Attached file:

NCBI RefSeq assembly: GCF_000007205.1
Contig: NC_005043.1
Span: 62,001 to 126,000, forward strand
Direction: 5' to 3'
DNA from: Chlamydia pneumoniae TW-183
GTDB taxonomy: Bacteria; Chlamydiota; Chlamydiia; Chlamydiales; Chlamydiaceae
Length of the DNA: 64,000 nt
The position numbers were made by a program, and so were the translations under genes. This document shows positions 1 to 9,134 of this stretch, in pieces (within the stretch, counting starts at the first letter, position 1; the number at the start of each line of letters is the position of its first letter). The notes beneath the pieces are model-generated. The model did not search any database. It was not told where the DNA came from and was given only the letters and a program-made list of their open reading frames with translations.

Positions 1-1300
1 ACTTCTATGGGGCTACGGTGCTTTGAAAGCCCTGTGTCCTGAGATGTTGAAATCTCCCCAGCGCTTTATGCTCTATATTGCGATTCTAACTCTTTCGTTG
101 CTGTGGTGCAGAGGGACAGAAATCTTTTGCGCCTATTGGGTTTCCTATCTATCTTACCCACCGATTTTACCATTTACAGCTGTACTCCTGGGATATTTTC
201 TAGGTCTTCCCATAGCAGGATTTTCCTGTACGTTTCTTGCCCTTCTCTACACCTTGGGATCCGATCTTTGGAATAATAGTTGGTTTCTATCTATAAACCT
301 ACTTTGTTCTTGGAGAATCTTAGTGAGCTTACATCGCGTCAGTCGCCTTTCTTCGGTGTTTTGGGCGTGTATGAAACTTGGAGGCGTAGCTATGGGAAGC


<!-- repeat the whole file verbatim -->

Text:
NCBI RefSeq assembly: GCF_000007205.1
Contig: NC_005043.1
Span: 62,001 to 126,000, forward strand
Direction: 5' to 3'
DNA from: Chlamydia pneumoniae TW-183
GTDB taxonomy: Bacteria; Chlamydiota; Chlamydiia; Chlamydiales; Chlamydiaceae
Length of the DNA: 64,000 nt
The position numbers were made by a program, and so were the translations under genes. This document shows positions 1 to 9,134 of this stretch, in pieces (within the stretch, counting starts at the first letter, position 1; the number at the start of each line of letters is the position of its first letter). The notes beneath the pieces are model-generated. The model did not search any database. It was not told where the DNA came from and was given only the letters and a program-made list of their open reading frames with translations.

Positions 1-1300
1 ACTTCTATGGGGCTACGGTGCTTTGAAAGCCCTGTGTCCTGAGATGTTGAAATCTCCCCAGCGCTTTATGCTCTATATTGCGATTCTAACTCTTTCGTTG
101 CTGTGGTGCAGAGGGACAGAAATCTTTTGCGCCTATTGGGTTTCCTATCTATCTTACCCACCGATTTTACCATTTACAGCTGTACTCCTGGGATATTTTC
201 TAGGTCTTCCCATAGCAGGATTTTCCTGTACGTTTCTTGCCCTTCTCTACACCTTGGGATCCGATCTTTGGAATAATAGTTGGTTTCTATCTATAAACCT
301 ACTTTGTTCTTGGAGAATCTTAGTGAGCTTACATCGCGTCAGTCGCCTTTCTTCGGTGTTTTGGGCGTGTATGAAACTTGGAGGCGTAGCTATGGGAAGC